3. I love tropes done well–brother’s best friend/best friend’s brother, marriage of convenience, enemies to lovers, BFFs to lovers, second chance romances, and on and on and on. I love almost all of them, and if you execute them properly, you’ll have me eating out of your hand.

4. Writing trumps everything. I love purple prose as much as the next guy, but it can’t overwhelm your manuscript. I want to read something that stands out, something that makes me anxious to turn the pages. I want your query to leave me having to read the rest. Also, because I will do copy as well as content edits on my mentee’s manuscript (seriously, I can’t just leave an error if I see it), you must must must have a decent grasp of grammar to help me stay sane.

5. Humor is always welcome. I knew I’d pick 2014’s mentee’s manuscript because I laughed out loud three times in the opening paragraph. If you can do that to me, you’ve got a fan for life. I love a fresh story that will make me laugh. While the entire MS doesn’t have to be a romantic comedy, a few well placed lines are fabulous. My favorite author example of this is Jill Shalvis. Light-hearted and funny.

6. If your goal is to rip the reader’s heart out, I’m probably not the mentor for you. I like my heart just where it is, thank you very much.

7. Sex is my favorite. You can take that however you want, but right now I’m talking specifically in books. If your characters are doin’ it, I want to read about it. Fade-to-blacks are my nemesis. Romance and erotic romance are both welcome. Dirty talkers are my jam. Erotica? Not for me. Also not for me? BDSM (in any variation, even light).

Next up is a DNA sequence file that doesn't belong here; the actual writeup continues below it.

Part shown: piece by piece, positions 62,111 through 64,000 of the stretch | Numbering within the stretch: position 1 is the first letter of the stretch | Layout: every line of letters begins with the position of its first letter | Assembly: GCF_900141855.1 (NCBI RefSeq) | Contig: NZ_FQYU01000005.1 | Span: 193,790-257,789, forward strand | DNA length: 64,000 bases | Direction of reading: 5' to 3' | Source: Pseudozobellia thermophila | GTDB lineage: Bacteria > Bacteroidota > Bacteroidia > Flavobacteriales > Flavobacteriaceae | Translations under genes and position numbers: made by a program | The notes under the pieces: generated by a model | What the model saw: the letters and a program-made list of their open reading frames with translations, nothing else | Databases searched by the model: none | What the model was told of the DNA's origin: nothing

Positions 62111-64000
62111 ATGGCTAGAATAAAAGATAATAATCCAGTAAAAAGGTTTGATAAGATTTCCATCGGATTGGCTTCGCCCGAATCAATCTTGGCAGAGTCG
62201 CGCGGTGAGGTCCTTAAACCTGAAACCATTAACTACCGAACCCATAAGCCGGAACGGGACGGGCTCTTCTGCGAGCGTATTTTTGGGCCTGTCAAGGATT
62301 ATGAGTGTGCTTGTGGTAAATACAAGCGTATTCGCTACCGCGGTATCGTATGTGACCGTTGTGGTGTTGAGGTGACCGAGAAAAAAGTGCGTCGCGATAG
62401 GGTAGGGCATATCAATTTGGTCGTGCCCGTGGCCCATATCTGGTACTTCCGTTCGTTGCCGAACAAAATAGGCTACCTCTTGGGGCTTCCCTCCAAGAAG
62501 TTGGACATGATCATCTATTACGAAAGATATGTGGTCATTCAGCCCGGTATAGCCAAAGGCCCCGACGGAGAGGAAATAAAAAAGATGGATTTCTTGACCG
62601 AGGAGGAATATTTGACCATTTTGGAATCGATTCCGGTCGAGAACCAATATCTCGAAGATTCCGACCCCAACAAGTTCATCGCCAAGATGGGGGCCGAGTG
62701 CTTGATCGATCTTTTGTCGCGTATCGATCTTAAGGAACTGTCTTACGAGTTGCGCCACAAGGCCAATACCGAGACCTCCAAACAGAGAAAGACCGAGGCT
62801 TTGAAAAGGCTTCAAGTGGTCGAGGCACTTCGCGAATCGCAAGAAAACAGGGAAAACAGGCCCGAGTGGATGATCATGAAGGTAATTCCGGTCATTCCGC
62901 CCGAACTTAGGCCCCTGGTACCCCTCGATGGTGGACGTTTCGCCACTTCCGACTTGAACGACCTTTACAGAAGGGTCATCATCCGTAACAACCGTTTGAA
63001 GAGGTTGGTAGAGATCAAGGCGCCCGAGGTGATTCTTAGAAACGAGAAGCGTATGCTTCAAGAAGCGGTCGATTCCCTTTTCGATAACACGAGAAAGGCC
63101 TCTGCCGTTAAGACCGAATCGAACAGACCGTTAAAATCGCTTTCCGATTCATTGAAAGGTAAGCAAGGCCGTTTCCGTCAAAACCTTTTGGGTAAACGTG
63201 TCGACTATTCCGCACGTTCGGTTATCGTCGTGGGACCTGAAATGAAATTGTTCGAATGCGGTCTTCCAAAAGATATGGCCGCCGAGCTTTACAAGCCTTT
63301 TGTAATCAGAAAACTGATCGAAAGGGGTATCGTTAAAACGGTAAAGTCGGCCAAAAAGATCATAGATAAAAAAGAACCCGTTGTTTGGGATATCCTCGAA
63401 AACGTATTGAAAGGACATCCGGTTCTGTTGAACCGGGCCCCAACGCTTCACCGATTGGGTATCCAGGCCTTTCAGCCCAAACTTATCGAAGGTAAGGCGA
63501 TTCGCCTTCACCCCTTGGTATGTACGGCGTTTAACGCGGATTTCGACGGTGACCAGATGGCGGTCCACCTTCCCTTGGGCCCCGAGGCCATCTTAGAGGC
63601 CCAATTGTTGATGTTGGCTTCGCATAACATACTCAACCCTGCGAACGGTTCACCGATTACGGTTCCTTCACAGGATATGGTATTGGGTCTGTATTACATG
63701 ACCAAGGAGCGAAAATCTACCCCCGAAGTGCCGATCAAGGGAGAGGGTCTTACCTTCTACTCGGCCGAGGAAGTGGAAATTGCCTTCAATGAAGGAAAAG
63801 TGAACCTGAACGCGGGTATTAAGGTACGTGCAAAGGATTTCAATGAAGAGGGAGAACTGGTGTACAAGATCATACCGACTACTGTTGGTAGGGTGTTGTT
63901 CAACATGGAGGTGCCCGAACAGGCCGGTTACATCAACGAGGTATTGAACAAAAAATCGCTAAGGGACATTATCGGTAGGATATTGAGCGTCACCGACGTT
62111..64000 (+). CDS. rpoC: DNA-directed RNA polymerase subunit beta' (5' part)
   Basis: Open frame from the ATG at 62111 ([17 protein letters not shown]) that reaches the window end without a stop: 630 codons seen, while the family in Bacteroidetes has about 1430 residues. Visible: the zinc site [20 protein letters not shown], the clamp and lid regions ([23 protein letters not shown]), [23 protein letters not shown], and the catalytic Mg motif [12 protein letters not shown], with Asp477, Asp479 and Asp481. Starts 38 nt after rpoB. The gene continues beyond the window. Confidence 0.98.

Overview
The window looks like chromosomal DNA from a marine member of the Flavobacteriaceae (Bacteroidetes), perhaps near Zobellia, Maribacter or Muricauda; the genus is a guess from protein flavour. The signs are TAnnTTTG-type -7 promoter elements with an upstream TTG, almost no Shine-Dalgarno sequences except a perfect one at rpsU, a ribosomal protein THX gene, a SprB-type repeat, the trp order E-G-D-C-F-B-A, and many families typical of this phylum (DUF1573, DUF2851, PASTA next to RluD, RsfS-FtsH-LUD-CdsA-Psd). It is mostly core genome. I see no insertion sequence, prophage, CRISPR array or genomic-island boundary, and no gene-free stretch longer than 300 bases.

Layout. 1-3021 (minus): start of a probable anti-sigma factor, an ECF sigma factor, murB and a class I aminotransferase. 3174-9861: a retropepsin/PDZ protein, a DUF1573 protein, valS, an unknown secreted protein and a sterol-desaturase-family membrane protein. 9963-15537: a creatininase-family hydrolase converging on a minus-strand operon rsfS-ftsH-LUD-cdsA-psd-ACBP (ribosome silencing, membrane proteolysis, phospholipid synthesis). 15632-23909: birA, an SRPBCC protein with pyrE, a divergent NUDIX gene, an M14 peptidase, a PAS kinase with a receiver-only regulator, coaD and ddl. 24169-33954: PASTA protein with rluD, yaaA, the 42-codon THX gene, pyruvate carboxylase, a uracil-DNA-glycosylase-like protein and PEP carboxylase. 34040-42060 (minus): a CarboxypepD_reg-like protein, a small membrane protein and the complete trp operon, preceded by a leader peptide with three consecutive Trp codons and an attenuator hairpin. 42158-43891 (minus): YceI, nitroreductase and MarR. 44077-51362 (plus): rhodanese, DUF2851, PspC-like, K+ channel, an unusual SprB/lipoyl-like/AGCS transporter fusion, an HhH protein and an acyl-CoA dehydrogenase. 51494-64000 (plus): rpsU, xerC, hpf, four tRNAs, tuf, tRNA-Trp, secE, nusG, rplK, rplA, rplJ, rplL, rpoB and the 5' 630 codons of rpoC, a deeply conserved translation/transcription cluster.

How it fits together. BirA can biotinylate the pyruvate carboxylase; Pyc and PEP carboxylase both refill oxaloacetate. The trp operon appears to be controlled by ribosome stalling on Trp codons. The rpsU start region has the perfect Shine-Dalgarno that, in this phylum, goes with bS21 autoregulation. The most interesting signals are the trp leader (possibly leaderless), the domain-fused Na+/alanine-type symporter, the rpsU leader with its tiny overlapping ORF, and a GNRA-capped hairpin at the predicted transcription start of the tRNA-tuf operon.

8. I have absolutely no preference on POV or tense. Whether it’s first or third, present or past, your story should transport me. I expect to get lost in it. That’s the bottom line. You can do that with any of the above. I read and love all variations (though I’m not a fan of omniscient), and I’ve written in first/present, first/past, and third/past. To check out samples of any of my books, you can download them from Amazon.

9. Things I’d love to see (include but are definitely not limited to): 

  • BFFs turned lovers (triple bonus points if they’re roommates)
  • Non-BFF roommates (for the love of Pete, someone give me roommates already)
  • rom-com
  • banter
  • snarky heroines with backbones
  • bromances
  • Jordan Catalano in book form
  • sexy camp counselor NA
  • blue collar heroes
  • traditional gender roles reversed (in occupations, life, everything)
  • dirty talking alphas
  • Buffy or Angel comp titles
  • super sexy stuff (still no BDSM)
  • bad boys gone good (or plain old bad boys)
  • romances set in another country (bonus points for a study abroad NA or a finding her/himself adult CR)
  • pierced heroes…*cough* pierced. Yes, I mean there. (Is this my lucky year?!) And tattooed. Gimme
  • a spin of basically any 90s cult classic movie